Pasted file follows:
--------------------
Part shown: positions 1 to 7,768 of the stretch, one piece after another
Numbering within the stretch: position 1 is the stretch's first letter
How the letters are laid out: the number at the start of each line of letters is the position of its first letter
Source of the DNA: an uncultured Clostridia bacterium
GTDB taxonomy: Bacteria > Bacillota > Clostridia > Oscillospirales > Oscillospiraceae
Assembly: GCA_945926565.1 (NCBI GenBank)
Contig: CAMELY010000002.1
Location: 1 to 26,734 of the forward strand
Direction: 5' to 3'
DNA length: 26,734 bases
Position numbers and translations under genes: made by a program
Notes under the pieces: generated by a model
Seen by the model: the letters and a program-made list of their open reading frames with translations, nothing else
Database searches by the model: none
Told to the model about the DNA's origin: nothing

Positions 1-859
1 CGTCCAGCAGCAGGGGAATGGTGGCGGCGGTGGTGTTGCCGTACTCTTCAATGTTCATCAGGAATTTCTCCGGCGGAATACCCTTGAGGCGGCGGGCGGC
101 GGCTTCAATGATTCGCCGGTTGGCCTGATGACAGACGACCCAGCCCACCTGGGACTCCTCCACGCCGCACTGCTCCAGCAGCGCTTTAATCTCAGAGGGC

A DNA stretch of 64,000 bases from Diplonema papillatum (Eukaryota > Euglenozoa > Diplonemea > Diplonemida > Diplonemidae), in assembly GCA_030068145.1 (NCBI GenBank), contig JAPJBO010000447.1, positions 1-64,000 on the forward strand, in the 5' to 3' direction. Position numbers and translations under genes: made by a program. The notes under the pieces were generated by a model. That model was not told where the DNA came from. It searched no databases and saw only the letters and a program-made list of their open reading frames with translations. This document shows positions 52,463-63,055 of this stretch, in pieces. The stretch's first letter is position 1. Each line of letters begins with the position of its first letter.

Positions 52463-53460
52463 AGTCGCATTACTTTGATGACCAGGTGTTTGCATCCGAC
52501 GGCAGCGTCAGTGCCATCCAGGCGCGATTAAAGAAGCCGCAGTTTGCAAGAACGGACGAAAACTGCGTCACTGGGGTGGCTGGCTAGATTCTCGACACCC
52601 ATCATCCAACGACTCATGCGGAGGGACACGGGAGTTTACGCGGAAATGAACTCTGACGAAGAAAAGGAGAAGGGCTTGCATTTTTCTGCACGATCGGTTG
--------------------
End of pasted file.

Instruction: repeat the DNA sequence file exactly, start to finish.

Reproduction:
Part shown: positions 1 to 7,768 of the stretch, one piece after another
Numbering within the stretch: position 1 is the stretch's first letter
How the letters are laid out: the number at the start of each line of letters is the position of its first letter
Source of the DNA: an uncultured Clostridia bacterium
GTDB taxonomy: Bacteria > Bacillota > Clostridia > Oscillospirales > Oscillospiraceae
Assembly: GCA_945926565.1 (NCBI GenBank)
Contig: CAMELY010000002.1
Location: 1 to 26,734 of the forward strand
Direction: 5' to 3'
DNA length: 26,734 bases
Position numbers and translations under genes: made by a program
Notes under the pieces: generated by a model
Seen by the model: the letters and a program-made list of their open reading frames with translations, nothing else
Database searches by the model: none
Told to the model about the DNA's origin: nothing

Positions 1-859
1 CGTCCAGCAGCAGGGGAATGGTGGCGGCGGTGGTGTTGCCGTACTCTTCAATGTTCATCAGGAATTTCTCCGGCGGAATACCCTTGAGGCGGCGGGCGGC
101 GGCTTCAATGATTCGCCGGTTGGCCTGATGACAGACGACCCAGCCCACCTGGGACTCCTCCACGCCGCACTGCTCCAGCAGCGCTTTAATCTCAGAGGGC

A DNA stretch of 64,000 bases from Diplonema papillatum (Eukaryota > Euglenozoa > Diplonemea > Diplonemida > Diplonemidae), in assembly GCA_030068145.1 (NCBI GenBank), contig JAPJBO010000447.1, positions 1-64,000 on the forward strand, in the 5' to 3' direction. Position numbers and translations under genes: made by a program. The notes under the pieces were generated by a model. That model was not told where the DNA came from. It searched no databases and saw only the letters and a program-made list of their open reading frames with translations. This document shows positions 52,463-63,055 of this stretch, in pieces. The stretch's first letter is position 1. Each line of letters begins with the position of its first letter.

Positions 52463-53460
52463 AGTCGCATTACTTTGATGACCAGGTGTTTGCATCCGAC
52501 GGCAGCGTCAGTGCCATCCAGGCGCGATTAAAGAAGCCGCAGTTTGCAAGAACGGACGAAAACTGCGTCACTGGGGTGGCTGGCTAGATTCTCGACACCC
52601 ATCATCCAACGACTCATGCGGAGGGACACGGGAGTTTACGCGGAAATGAACTCTGACGAAGAAAAGGAGAAGGGCTTGCATTTTTCTGCACGATCGGTTG